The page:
A Computational Model of Mitigating Disease Spread in Spatial Networks

A Computational Model of Mitigating Disease Spread in Spatial Networks

Taehyong Kim (State University of New York at Buffalo, USA), Kang Li (State University of New York at Buffalo, USA), Aidong Zhang (State University of New York at Buffalo, USA), Surajit Sen (State University of New York at Buffalo, USA) and Murali Ramanathan (State University of New York at Buffalo, USA)
Copyright: © 2011 |Pages: 18
DOI: 10.4018/jalr.2011040104
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This study examines the problem of disease spreading and containment in spatial networks, where the computational model is capable of detecting disease progression to initiate processes mitigating infection spreads. This paper focuses on disease spread from a central point in a 1 x 1 unit square spatial network, and makes the model respond by trying to selectively decimate the network and thereby contain disease spread. Attention is directed on the kinematics of disease spreading with respect to how damage is controlled by the model. In addition, the authors analyze both the sensitivity of disease progression on various parameter settings and the correlation of parameters of the model. As the result, this study suggests that the radius of containment process is the most critical parameter and its best values with the computational model would be a great help to reduce damages from disease spread of a future pandemic. The study can be applied to controlling other virus spread problems in spatial networks such as disease spread in a geographical network and virus spread in a brain cell network.
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Networks are encountered in a wide variety of contexts. For example, computer networks, social networks, circuit networks, networks of neurons, and terrorist networks (Gupta & Kumar, 1998; Kurland & Pelled, 2000; Wetterling, 2001; Newman et al., 2002; Fortunato, 2005; Malarz et al., 2007). In this work we consider the generic problem of damage spreading of in two-dimensional fixed radius random networks. Fixed radius random networks are spatial networks in which the range of connectivity of individual nodes is limited and this network model has been used for simulation of wireless communication networks and geographical networks.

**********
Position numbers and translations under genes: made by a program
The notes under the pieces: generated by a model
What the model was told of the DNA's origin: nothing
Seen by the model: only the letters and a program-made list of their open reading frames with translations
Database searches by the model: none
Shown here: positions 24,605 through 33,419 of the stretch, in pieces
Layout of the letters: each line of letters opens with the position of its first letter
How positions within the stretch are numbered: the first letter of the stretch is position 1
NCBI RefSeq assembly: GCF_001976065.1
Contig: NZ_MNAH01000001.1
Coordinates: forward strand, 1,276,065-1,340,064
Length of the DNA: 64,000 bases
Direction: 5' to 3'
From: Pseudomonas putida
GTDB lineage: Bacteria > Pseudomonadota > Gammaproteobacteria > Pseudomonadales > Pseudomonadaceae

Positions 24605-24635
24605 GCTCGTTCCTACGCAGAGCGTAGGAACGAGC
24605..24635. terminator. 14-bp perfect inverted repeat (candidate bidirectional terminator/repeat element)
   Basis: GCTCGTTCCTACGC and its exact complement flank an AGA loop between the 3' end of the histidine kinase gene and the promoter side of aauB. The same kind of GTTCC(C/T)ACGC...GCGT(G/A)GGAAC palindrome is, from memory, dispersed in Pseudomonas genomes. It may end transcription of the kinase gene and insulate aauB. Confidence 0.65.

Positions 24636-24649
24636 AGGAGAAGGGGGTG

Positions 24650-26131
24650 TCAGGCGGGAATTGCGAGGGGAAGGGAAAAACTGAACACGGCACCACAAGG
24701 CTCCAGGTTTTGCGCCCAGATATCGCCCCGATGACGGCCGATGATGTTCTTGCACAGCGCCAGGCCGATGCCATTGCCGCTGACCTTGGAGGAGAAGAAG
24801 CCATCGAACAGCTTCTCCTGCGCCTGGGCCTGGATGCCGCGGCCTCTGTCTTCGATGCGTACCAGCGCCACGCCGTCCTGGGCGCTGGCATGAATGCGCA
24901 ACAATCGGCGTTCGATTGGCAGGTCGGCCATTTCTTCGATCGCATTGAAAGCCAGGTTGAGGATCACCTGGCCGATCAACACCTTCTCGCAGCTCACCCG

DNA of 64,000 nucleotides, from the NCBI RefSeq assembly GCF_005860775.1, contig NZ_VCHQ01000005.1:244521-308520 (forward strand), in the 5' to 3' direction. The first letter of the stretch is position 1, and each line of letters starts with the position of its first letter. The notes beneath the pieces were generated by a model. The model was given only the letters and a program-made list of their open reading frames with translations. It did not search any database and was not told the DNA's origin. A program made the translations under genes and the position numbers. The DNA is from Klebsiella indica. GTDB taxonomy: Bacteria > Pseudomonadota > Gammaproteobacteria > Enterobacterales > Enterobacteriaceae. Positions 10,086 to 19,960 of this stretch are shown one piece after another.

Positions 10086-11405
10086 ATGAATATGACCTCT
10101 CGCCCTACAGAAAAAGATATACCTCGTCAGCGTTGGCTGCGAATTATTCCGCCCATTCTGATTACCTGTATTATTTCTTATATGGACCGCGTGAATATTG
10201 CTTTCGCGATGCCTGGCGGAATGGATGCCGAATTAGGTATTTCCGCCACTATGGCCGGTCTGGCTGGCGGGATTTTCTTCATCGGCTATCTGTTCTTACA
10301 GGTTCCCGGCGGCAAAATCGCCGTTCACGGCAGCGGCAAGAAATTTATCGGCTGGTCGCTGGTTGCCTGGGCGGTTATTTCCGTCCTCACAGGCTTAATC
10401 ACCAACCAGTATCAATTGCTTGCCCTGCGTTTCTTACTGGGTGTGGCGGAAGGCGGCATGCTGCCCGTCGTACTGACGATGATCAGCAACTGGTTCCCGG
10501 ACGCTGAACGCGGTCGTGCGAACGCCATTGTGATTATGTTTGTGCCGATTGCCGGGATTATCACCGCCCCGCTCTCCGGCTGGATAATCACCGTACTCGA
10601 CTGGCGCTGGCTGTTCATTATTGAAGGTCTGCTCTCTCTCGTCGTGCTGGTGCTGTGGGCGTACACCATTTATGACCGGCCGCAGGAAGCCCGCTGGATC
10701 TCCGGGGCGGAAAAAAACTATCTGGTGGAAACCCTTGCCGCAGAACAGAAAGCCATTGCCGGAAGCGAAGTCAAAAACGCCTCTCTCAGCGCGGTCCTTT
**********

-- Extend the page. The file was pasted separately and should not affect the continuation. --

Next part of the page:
The control strategies that we design in our model are potentially relevant in diverse contexts that span a range of spatial and temporal scales. These include culling during epidemics in farm animals, fire fighting to wildfires and social bullying in community networks. In biology, mechanisms such as programmed cell death and scar formation are activated to control the spread of pathological processes. Hence, the results presented here could be of relevance in many application areas because we address the problem of how a computational model can detect damage progression and control the spreading of the damage. We show that aggressive defense strategy is not always the best way for the network to control damages, but selectively balanced defense system with best values of parameters is a successful way for controlling spreads with minimum damages.

One of the most critical and intolerable threats for human health could be an unknown influenza pandemic in the near future. Efficient control of potential influenza pandemics would be an important strategy in minimizing their adverse economic and public health impacts. A study shows that stochastic epidemic model can be used to investigate the effectiveness of targeted antiviral prophylaxis, quarantine, and pre-vaccination in containing an emerging influenza strain at the source (Longini et al., 2005). Other studies show that simulations on epidemic models can predict a pattern of reduced and lagged epidemics post vaccination (Ferguson et al., 2005; Kim, 2008, 2009; Pitzer et al., 2009; Kim et al., 2010). Mathematical models also can help determine and quantify critical parameters and thresholds in the relationships of those parameters, even if the relationships are nonlinear and obscure to simple reasoning (Menach, 2006; Smith, 2006; Epstein, 2009). A contact pattern model on smallpox spread could be used to contain outbreaks by a strategy of targeted vaccination combined with early detection without resorting to mass vaccination of population (Eubank et al., 2004). In addition to avian influenza (H1N5), influenza A (H1N1) virus has spread rapidly across the world (Neumann, Noda et al. 2009; Smith, Vijaykrishna et al. 2009). Several papers analyze the virus spreading patterns and effective vaccination strategies for maximizing the H1N1 containment (Fraser et al., 2009; Munster et al., 2009).

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